Author: Liu, Yufeng
Title: (Re)framing to (re)evaluate : metaphors in cross-national COVID-19 news translation
Advisors: Li, Dechao (CBS)
Degree: Ph.D.
Year: 2023
Subject: Metaphor
Discourse analysis
Translating and interpreting
Journalism -- Language
Hong Kong Polytechnic University -- Dissertations
Department: Department of Chinese and Bilingual Studies
Pages: xvii, 361 pages : color illustrations
Language: English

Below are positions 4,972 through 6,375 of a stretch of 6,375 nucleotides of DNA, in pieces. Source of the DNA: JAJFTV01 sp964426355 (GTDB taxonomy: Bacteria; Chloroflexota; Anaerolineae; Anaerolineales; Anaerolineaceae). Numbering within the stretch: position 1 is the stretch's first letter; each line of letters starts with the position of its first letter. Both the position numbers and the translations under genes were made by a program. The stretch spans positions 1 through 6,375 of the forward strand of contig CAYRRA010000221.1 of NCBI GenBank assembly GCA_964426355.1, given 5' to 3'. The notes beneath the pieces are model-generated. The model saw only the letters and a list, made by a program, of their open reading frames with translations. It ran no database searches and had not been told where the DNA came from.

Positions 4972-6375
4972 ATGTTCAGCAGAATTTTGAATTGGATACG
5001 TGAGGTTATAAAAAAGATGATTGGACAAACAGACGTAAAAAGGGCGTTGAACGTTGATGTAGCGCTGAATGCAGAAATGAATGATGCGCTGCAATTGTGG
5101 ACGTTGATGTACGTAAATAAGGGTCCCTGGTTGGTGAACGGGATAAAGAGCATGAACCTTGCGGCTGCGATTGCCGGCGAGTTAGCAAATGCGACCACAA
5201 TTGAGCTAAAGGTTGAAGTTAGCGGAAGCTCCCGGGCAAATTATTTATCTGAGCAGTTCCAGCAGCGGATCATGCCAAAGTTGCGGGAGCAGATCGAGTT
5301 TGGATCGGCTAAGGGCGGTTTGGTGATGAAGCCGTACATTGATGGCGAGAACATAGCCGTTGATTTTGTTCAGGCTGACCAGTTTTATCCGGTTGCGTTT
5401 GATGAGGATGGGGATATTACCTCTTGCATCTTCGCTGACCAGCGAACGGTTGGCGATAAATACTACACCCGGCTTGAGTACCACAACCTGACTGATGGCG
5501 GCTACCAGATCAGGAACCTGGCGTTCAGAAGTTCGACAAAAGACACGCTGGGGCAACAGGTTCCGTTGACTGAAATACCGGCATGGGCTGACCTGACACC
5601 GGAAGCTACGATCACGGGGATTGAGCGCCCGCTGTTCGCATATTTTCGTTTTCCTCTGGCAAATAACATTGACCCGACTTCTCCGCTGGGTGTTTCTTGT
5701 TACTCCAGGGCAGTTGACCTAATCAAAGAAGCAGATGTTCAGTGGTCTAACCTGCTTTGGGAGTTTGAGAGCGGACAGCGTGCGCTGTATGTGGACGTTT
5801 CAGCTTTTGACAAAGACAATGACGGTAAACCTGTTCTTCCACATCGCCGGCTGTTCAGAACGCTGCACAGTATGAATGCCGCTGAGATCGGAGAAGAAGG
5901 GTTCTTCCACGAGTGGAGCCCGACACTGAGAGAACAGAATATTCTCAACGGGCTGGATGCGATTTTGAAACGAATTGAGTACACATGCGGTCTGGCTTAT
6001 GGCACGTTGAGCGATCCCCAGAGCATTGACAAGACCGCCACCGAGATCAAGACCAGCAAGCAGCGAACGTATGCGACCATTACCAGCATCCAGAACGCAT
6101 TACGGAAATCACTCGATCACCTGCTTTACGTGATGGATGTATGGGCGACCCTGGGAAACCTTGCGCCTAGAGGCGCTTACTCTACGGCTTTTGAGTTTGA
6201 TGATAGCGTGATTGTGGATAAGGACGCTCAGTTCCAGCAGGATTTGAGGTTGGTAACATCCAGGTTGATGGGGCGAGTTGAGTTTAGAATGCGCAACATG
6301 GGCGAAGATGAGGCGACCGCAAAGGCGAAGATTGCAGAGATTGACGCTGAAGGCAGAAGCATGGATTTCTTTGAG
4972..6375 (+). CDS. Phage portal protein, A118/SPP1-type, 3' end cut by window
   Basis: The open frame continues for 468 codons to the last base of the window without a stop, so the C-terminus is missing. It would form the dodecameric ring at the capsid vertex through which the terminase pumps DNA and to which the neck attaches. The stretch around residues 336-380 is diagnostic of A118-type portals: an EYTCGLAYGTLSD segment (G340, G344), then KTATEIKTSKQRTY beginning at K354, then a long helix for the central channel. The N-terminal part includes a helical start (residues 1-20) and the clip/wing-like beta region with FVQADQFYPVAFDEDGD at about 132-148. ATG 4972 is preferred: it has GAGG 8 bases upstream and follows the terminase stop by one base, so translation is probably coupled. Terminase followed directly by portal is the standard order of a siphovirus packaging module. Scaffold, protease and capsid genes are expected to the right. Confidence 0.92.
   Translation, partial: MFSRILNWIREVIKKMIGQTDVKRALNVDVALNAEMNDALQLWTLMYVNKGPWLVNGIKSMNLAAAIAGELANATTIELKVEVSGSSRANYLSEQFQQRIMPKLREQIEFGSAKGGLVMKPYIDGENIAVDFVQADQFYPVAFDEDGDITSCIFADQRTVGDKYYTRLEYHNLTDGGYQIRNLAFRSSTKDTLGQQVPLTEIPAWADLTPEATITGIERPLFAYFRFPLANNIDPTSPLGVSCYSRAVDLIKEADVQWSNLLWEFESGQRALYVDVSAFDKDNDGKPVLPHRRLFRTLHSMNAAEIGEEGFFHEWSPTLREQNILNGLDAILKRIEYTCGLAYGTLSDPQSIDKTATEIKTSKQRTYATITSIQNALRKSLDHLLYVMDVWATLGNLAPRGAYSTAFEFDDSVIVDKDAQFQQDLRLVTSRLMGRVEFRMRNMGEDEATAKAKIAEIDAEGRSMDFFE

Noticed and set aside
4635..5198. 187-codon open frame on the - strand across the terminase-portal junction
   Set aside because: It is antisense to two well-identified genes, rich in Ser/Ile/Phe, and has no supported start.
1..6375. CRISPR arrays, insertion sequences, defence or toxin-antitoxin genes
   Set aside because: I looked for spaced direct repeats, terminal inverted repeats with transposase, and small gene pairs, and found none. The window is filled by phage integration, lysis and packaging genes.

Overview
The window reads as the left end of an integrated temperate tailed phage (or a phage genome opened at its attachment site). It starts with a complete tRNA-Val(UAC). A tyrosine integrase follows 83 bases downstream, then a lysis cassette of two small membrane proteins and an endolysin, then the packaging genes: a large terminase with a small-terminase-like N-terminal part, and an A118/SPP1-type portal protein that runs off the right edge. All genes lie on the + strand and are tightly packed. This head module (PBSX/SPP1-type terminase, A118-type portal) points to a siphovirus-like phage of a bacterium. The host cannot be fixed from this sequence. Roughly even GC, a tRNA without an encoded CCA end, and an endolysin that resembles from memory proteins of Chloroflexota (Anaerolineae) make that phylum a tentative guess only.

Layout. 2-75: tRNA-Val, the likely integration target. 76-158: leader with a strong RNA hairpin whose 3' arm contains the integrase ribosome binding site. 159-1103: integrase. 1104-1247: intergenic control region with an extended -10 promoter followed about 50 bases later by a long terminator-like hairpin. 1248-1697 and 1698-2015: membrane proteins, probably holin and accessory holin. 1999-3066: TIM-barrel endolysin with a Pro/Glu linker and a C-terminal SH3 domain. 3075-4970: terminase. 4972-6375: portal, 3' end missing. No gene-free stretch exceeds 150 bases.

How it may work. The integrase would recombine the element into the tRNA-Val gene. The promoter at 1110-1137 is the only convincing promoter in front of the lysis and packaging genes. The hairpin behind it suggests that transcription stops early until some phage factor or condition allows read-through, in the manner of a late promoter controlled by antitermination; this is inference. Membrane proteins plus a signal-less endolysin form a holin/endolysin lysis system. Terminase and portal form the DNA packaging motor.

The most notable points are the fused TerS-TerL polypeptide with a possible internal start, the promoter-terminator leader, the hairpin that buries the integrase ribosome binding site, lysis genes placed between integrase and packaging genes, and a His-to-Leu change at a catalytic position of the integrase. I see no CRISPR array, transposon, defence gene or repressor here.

Abstract: The current thesis sets out to converge metaphor, translation and journalistic studies via the sociological concepts of framing and evaluation. It takes the global COVID-19 pandemic as a case study, in specific, the Chinese-English bilingual opinion articles published by the Chinese Global Times (GT), the American The New York Times (NYT) and the British The Economist (TE) in the year 2020. The utmost objective of the thesis is to explore the interrelationships between evaluation, translation and metaphorical framing in news discourse. Overall, it is aimed at addressing the following three research questions: (1) what metaphorical frames were used, and how were they distributed in source texts and target texts of GT, NYT and TE Chinese-English bilingual opinion articles in 2020? (2) how were these metaphorical frames translated and how was the translation associated with mediated stance? (3) to what extent did the metaphorical framing and the expressed stance evaluation in GT, NYT and TE Chinese-English bilingual opinion articles in 2020 undergo changes over weekly time intervals? To achieve these goals, the current study mainly draws upon Extended Conceptual Metaphor Theory, Stance Evaluation Framework and Corpus Approaches to Discourse Analysis. A multifactorial analysis was carried out to examine the factors influencing metaphorical frame use and distribution, including the countries of origin of the newspapers (China vs. the US vs. the UK), languages of reports (Chinese vs. English), and coronavirus progression sections (four quarterly sections), addressing RQ1. The translation of metaphorical frames and the mediated stance expressed through metaphor translation were coded and analyzed both qualitatively and quantitatively using measures of association and difference to address RQ2. The study also adopted the Box-Jenkins time series analysis (TSA) method with ARIMA (Autoregressive Integrated Moving Average) models to capture the autocorrelations across time for those findings addressing RQ1 and RQ2, thus answering RQ3.